The nephew a-go-go (who is 8) is on spring break this week and next, so we've been puttering around making, painting, drawing and crafting stuff. If the nephew had his way, he'd be making alien something or others non-stop but yesterday, the sister a-go-go pulled out a super nifty project from Water Paper Paint by Heather Smith Jones. The project she selected involved drawing with pencil, a large object and within, a smaller object. You then use watercolor to fill in the background and the small object within, leaving the large object as is. We explained to the nephew that this was an exercise and that for this there would be "rules" to follow.
After selecting a piece of watercolor paper (we used all sorts of sizes). He eagerly went to work creating a dragon with a U.F.O. (of course) clasped in its jaws. It was awesome. We gave him a quick lesson in watercolor using liquid watercolors, had him select a paint brush and let him begin.
Now, the boy is a bit of a perfectionist and needless to say, the watercolor was NOT behaving in a pleasing way for him. There was a lot of garumphing and frowning. He sighed the loudest sighs and came this close to tossing the paintbrush and giving up on the whole thing.
He wanted to start over. He NEEDED to start over but mean aunties that we are we said no. But hey, we said it gently. We encouraged him to move slower, to take breaths. We explained how different watercolor was from colored pencils. We pointed out the natural texture that we saw in his brush strokes and complemented him on color choices and he sighed a little more but kept going.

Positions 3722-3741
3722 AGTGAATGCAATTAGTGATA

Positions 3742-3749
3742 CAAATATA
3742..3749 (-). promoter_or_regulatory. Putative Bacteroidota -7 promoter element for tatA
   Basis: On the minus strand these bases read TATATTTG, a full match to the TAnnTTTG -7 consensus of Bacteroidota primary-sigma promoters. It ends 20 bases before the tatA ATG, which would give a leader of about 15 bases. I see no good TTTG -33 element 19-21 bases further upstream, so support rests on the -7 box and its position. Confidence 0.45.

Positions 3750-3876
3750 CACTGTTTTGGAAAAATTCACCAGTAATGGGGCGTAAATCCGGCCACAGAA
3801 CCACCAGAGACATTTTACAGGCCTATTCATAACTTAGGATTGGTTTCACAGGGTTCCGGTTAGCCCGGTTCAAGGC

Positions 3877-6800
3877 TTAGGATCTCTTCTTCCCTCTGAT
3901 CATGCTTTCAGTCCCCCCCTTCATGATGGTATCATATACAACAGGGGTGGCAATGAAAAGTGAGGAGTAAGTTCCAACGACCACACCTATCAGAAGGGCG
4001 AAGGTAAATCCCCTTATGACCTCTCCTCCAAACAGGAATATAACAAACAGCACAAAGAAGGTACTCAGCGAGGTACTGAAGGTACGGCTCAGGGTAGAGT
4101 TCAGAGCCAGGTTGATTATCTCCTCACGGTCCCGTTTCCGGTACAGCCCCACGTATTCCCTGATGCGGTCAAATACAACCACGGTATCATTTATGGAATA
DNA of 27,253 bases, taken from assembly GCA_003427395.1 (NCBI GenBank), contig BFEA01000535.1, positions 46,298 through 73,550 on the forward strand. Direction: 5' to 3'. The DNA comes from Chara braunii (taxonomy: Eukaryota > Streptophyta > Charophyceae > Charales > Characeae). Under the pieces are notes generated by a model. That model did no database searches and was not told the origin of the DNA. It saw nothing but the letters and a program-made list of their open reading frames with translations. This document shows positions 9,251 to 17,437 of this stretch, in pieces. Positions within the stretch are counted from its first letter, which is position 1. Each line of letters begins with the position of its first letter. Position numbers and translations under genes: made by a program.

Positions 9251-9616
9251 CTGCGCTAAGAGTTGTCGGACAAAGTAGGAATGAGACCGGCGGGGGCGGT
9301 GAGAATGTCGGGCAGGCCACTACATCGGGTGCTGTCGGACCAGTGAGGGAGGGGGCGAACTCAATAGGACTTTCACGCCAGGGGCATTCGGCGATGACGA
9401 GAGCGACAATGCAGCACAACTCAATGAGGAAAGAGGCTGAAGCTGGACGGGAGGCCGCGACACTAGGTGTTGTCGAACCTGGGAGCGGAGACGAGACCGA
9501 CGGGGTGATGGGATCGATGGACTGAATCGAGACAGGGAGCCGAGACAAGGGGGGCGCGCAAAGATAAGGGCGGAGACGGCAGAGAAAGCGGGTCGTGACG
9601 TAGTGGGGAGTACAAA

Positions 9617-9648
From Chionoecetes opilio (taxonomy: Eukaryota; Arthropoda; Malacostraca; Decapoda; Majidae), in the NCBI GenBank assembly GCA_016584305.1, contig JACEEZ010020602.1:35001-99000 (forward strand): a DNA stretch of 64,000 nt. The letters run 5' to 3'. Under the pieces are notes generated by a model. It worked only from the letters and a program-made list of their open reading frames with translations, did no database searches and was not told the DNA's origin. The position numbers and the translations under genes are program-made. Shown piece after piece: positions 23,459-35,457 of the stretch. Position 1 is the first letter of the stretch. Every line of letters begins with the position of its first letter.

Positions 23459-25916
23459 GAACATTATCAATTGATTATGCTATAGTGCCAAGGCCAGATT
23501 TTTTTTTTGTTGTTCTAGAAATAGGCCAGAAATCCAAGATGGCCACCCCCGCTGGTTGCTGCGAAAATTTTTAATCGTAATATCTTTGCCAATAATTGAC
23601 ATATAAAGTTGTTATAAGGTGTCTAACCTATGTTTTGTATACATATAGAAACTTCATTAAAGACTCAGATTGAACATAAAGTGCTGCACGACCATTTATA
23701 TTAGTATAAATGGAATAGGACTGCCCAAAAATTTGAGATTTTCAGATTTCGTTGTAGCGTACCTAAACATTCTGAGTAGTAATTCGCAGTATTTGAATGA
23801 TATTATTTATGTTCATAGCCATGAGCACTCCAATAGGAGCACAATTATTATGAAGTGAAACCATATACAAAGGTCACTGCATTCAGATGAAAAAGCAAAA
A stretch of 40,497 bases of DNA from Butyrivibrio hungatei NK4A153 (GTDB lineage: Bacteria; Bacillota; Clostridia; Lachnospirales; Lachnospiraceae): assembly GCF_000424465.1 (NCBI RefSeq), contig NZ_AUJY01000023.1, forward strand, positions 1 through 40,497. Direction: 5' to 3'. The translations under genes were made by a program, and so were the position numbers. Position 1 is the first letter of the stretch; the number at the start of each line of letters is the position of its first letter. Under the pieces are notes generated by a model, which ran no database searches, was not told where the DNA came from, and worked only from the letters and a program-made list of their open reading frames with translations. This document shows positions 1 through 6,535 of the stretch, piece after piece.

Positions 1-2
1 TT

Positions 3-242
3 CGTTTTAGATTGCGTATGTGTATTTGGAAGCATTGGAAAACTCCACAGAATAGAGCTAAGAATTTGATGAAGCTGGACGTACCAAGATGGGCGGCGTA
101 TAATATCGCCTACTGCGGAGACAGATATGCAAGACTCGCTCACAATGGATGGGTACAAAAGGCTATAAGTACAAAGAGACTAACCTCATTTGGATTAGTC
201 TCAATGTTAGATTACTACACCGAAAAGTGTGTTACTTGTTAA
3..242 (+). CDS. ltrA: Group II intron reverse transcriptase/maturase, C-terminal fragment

And then he wanted to paint his dragon, which was the LARGE object in his picture and we firmly told him that this exercise did not involve painting the dragon. We told him that he could paint the next dragon but that this one was to not be painted. He was NOT happy with that but I gently told him that this was an exercise. I talked about the difference between simply painting and creating and then creating within limits. I told him that sometimes we get very comfortable with making things we are good at and that working within limits can help us be even more creative. He listened and nodded and continued and made the most awesome painting!
In between it all, we did another project but that is for a different day. So what I mean to share with you is that allowing your kiddos to create for the sake of creating is totally the way to go but sometimes, boundaries too, are a very good thing. Just make sure they match your kiddo's temperament and skill and make sure you explain the reason behind the boundaries. And if you do decide to do something like this, turn it into a family thing. While the nephew worked on his painting, I, the sister a-go-go and the mama a-go-go also painted and then we looked at how different they were even though we used the same paint, paper and project. Have fun!